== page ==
“I don’t wanna put mercury in my baby, Doc; it’s poison.” After Robert DeNiro’s anti-vaccination massive misstep Tuesday, I’m yet again, dreading hearing these words.
This is where, as a pediatrician, I grit my teeth (sorry, dentists). I know that when I parent tells me this, that science has lost another battle with fear in the race to inform families first. Since the race has been lost, I know I’m going to have to work from behind to get this child protected from deadly diseases.
There will likely be a lot of questions for me. Questions based on faulty premises and that question my integrity as a doctor, as a dad and as a person. I will put my pride aside and try to help these parents make the right choice for their kid.
I will explain that thimerosal is not mercury (although it contains very small amounts of it).
I will explain that even though there was no evidence that thimerosal was harmful, that it was removed from early childhood vaccines in 2001.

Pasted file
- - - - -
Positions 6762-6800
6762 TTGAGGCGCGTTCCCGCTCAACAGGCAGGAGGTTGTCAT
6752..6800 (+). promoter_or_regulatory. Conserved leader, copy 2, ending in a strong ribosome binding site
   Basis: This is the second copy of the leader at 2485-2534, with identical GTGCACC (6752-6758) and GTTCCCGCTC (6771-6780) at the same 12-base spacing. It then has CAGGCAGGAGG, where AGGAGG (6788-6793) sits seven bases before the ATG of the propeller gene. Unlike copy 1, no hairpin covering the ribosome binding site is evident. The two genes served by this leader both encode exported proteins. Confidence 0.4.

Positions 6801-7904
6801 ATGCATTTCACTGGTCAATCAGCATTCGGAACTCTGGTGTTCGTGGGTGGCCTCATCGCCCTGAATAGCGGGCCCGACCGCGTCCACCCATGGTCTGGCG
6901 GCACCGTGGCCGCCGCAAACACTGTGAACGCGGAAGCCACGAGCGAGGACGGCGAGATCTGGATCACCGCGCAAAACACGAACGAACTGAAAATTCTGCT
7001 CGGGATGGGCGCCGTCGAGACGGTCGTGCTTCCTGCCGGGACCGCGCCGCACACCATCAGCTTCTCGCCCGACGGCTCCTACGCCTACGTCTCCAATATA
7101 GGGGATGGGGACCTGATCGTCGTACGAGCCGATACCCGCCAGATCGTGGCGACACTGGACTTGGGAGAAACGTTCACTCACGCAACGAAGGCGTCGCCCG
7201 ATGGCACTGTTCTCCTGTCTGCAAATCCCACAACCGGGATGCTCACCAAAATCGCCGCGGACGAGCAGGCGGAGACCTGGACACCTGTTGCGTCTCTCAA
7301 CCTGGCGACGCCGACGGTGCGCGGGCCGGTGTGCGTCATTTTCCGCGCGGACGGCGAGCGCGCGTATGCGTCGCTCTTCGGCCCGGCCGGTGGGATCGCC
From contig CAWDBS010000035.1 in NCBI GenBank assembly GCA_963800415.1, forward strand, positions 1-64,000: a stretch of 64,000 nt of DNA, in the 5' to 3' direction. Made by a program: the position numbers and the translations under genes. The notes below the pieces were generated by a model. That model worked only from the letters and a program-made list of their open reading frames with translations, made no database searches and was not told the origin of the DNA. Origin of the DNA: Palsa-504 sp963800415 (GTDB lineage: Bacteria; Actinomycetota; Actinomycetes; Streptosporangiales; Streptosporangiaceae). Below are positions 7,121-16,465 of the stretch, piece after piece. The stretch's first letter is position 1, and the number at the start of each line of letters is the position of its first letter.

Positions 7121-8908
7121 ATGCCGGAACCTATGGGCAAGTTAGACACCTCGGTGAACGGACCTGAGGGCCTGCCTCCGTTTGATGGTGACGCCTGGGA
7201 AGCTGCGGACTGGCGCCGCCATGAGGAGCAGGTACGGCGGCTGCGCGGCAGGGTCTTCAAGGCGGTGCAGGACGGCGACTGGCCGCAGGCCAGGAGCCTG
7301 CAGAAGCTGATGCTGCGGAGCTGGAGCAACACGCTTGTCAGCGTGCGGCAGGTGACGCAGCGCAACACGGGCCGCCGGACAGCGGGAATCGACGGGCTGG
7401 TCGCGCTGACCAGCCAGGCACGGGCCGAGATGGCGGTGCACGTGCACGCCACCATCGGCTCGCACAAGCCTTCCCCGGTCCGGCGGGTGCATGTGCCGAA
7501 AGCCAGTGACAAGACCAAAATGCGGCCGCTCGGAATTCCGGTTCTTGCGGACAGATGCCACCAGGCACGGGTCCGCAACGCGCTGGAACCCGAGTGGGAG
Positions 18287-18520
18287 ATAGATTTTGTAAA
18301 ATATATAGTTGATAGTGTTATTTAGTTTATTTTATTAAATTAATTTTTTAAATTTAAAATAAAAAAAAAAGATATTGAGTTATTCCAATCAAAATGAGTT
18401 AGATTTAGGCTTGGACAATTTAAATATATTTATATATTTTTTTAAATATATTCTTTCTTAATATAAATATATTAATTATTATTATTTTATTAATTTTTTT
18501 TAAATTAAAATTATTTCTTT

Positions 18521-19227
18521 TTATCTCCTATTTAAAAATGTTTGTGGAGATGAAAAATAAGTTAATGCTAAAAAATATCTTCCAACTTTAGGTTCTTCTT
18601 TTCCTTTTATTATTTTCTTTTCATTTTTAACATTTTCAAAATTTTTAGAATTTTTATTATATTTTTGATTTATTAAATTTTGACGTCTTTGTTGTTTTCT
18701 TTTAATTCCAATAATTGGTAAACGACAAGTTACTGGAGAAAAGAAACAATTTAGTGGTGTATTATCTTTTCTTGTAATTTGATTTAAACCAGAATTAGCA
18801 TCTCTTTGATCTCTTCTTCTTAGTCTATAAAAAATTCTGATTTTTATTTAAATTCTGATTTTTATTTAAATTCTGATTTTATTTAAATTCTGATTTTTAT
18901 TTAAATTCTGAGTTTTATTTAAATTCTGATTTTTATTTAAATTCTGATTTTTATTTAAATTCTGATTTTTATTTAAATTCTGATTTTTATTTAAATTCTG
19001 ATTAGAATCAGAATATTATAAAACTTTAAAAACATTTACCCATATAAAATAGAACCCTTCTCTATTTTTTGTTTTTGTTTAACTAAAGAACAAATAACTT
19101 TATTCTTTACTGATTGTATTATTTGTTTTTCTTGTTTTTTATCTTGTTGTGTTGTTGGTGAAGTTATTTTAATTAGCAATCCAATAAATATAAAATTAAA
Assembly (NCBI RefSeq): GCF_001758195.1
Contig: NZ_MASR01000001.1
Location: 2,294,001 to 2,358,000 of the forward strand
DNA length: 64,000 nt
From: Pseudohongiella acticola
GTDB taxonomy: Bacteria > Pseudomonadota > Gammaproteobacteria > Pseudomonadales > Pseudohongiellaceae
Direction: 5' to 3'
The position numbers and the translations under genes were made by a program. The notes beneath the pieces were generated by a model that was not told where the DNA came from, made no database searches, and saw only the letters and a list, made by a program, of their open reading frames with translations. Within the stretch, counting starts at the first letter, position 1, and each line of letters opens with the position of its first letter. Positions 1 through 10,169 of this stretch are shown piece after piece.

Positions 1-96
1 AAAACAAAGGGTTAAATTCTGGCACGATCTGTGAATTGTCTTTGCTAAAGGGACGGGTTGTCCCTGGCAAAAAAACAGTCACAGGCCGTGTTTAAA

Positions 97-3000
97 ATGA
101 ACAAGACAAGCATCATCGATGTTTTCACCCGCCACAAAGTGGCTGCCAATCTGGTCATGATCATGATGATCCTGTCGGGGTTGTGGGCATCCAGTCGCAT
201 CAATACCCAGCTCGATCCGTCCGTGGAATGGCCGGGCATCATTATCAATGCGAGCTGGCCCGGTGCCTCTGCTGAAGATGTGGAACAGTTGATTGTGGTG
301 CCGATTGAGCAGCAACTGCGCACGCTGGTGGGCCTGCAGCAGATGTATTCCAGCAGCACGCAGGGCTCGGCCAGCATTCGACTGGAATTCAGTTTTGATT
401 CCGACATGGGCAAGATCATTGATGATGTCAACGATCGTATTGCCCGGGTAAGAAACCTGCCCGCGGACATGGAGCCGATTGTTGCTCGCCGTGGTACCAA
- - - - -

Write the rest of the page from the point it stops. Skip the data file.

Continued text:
I will try to communicate with evidence-based information.
I will bring up the fact that Andy Wakefield, the man behind the current anti-vaccine movement and the movement has had his medical license revoked after the General Medical Council in the UK found he committed professional misconduct and acted dishonestly and irresponsibly. I will remind them that they don’t know many people that sleep in iron lungs because of Salk’s polio vaccine.
Reluctantly, I may even have to go into my personal life and divulge that my entire household (my wife, two girls and I) is fully vaccinated. These things may or may not sway the family.The conversation may end in an awkward stalemate. There could be a conversion that occurs over months.
I hope not, though, “because deadly diseases ain’t waitin’ on you to decide.” I get colloquial once we’re all good friends.
Sometimes people change their hearts and minds right away when I reassure them; those conversations are more fun, but I am usually wary of the spurious information that is just outside the hospital doors, or sometimes in the room with me on their smart phones. I know once I’m done talking to them, there’s a whole lot of noise outside waiting to undo what I just did.